Press release

Experts expand the coverage of greenhouse gases in Travel Impact Model for flight emissions

JAN 30, 2024 – Today, the International Council on Clean Transportation (ICCT) announced a series of updates to the Travel Impact Model (TIM) that will more fully reflect the environmental impact of aviation and help people make more sustainable choices when planning air travel. The TIM was published by Google in 2022 as a tool to calculate flight emissions at the individual passenger level, and is currently used to display emission estimates on Google Flights, as well as other platforms such as, Expedia, and Skyscanner, through Google’s collaboration with the Travalyst coalition.

The updates were approved during recent meetings of the TIM’s independent Advisory Committee (AC), for which the ICCT functions as Secretariat. The AC is composed of experts from airlines, academia, government, and civil society, and was established in July 2023 to refine the TIM to make it the global standard for accurate, transparent, and consistent emissions disclosure for all fliers.

The following changes were approved by the AC and will be reflected soon in the emissions estimates on platforms using the TIM:

  • Taking into account all 6 Kyoto greenhouse gasses. The AC agreed to expand the scope of the TIM to include all 6 Kyoto gases, especially CO2, CH4 and N2O. This update means that the model will be able to accommodate changes that include climate effects beyond just CO2 emissions, and going forward the model outputs will be labeled as “CO2 equivalent” (CO2e).
  • Including well-to-tank emissions by default. Following the decision to account for all 6 Kyoto gases, the AC decided that the TIM should be expanded to reflect the climate effects resulting from the production and transportation of aviation fuels, commonly referred to as well-to-tank (WTT) emissions. The TIM will follow recommendations from ISO and the International Civil Aviation Organization’s CORSIA program to calculate these WTT emissions. This update sets the stage for crediting airlines that introduce new technologies to reduce GHG emissions, notably sustainable aviation fuel.
  • Integrating belly cargo. The AC determined that the CO2e resulting from a given flight should be apportioned over both passengers and any belly cargo being transported, using an assumed mass of 100 kg per passenger (including baggage) and 50 kg per seat. This decision, which reflects the mass of passenger service equipment, is an interim solution until international standards can be aligned.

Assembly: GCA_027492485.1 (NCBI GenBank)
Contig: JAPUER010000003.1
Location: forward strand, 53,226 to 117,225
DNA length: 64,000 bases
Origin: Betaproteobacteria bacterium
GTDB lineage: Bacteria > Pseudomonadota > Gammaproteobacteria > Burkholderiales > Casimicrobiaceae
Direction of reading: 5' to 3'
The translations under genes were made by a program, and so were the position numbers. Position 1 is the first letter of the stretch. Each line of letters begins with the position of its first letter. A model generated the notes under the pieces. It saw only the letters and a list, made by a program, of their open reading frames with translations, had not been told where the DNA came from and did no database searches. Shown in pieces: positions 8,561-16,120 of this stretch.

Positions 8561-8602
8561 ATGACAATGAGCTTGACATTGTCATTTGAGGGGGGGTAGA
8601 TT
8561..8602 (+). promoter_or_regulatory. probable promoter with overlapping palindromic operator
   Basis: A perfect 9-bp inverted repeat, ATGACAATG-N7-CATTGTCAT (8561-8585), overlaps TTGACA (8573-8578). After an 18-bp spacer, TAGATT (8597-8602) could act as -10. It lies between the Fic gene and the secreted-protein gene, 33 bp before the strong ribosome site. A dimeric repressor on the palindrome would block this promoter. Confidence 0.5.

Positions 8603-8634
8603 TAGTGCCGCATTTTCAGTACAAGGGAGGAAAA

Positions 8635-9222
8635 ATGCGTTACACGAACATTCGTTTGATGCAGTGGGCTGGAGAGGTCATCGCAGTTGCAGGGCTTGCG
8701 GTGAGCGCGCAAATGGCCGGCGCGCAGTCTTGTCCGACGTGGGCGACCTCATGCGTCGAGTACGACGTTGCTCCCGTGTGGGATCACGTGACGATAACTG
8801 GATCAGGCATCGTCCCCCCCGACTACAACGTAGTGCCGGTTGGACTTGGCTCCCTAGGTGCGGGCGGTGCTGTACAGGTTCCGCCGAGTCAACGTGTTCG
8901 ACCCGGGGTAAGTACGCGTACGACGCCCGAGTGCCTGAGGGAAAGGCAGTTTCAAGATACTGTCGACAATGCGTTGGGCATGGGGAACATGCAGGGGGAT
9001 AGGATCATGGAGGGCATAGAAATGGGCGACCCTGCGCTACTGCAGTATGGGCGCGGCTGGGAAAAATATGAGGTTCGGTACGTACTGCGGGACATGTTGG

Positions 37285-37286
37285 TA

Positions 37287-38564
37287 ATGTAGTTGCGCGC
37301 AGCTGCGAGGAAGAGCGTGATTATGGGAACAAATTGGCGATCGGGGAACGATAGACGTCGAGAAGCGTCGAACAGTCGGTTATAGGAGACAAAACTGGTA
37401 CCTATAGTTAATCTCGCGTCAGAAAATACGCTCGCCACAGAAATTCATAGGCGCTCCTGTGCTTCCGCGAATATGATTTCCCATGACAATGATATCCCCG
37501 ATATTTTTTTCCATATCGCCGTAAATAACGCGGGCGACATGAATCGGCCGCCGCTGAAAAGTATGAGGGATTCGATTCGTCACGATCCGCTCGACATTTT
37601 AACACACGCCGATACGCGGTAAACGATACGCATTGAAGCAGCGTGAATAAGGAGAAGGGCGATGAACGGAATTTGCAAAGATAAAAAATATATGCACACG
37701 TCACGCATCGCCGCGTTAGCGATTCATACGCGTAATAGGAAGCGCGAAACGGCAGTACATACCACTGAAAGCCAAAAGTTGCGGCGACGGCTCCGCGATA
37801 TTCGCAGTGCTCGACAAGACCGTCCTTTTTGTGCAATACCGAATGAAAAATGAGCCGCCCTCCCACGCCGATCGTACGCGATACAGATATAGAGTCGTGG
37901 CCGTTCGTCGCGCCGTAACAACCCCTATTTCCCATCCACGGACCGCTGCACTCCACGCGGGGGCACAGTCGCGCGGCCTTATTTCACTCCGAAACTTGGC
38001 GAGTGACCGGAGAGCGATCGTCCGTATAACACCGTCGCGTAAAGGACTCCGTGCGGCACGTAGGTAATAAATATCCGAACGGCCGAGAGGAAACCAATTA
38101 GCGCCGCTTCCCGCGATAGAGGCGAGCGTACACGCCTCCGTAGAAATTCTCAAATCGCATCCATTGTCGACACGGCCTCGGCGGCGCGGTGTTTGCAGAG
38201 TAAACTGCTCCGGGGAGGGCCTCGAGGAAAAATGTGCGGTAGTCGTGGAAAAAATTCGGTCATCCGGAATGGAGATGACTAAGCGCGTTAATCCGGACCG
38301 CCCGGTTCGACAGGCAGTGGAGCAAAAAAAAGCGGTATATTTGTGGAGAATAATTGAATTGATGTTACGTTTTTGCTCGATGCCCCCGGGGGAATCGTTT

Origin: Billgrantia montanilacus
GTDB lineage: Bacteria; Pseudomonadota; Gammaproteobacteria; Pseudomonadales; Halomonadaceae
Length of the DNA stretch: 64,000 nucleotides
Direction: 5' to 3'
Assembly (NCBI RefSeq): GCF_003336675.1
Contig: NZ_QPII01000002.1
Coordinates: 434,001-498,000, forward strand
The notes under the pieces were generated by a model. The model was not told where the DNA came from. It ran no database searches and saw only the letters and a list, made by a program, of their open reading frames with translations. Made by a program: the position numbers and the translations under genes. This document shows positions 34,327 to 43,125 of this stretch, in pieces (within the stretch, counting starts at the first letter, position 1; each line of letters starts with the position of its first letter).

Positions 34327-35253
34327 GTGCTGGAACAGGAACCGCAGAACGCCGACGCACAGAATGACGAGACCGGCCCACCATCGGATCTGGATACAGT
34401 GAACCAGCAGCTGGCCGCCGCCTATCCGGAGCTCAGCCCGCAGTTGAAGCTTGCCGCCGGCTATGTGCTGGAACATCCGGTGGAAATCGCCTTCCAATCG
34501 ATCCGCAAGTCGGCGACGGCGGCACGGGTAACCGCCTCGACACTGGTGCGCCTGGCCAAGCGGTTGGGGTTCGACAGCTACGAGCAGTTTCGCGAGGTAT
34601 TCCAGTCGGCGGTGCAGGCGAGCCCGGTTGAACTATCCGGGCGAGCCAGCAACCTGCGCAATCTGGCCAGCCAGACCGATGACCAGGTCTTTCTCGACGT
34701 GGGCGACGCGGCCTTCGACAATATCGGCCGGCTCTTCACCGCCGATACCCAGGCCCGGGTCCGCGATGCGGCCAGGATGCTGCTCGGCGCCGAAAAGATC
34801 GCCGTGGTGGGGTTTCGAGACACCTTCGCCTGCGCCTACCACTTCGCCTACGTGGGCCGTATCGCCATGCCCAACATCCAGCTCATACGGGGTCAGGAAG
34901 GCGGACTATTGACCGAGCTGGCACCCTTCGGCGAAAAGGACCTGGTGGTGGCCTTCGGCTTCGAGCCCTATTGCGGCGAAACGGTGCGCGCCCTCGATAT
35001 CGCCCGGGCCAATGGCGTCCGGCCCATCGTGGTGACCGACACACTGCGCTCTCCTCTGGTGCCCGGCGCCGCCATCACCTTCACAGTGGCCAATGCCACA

“These changes are an important step in making the TIM more comprehensive and futureproof,” said Dan Rutherford, the ICCT’s Aviation Director and head of the TIM Secretariat. “The Advisory Committee will continue work in 2024 to provide even more consistent and transparent emissions estimates to travelers.”

““The Travel Impact Model plays a crucial role in the efforts to decarbonize aviation by accurately and transparently reflecting the full climate impact of air travel,“ said Andrew Chen, Principal for Aviation at independent nonprofit, RMI. “The work done to date is an important step to calculate true flight emissions and will allow for more exact greenhouse gas accounting for fossil and sustainable aviation fuels.”

In addition to the upcoming TIM changes, AC members also agreed to prioritize research on short-lived climate pollutants (SLCPs), specifically contrails. On average, contrails may impact the climate as much as CO2, but there is no consensus way to express that impact to consumers. The AC agreed to prioritize research on  how to differentiate contrail impacts by time, region, and airline and how to comprehensively communicate the impacts of SLCPs to consumers.


For further information on AC membership visit: and ICCT’s earlier press release:

Michael Doerrer and Shraeya Mithal

About the International Council on Clean Transportation 
The International Council on Clean Transportation (ICCT) is an independent research organization providing first-rate, unbiased research and technical and scientific analysis to environmental regulators. Our mission is to improve the environmental performance and energy efficiency of road, marine, and air transportation, in order to benefit public health and mitigate climate change. Founded in 2001, we are a nonprofit organization working under grants and contracts from private foundations and public institutions.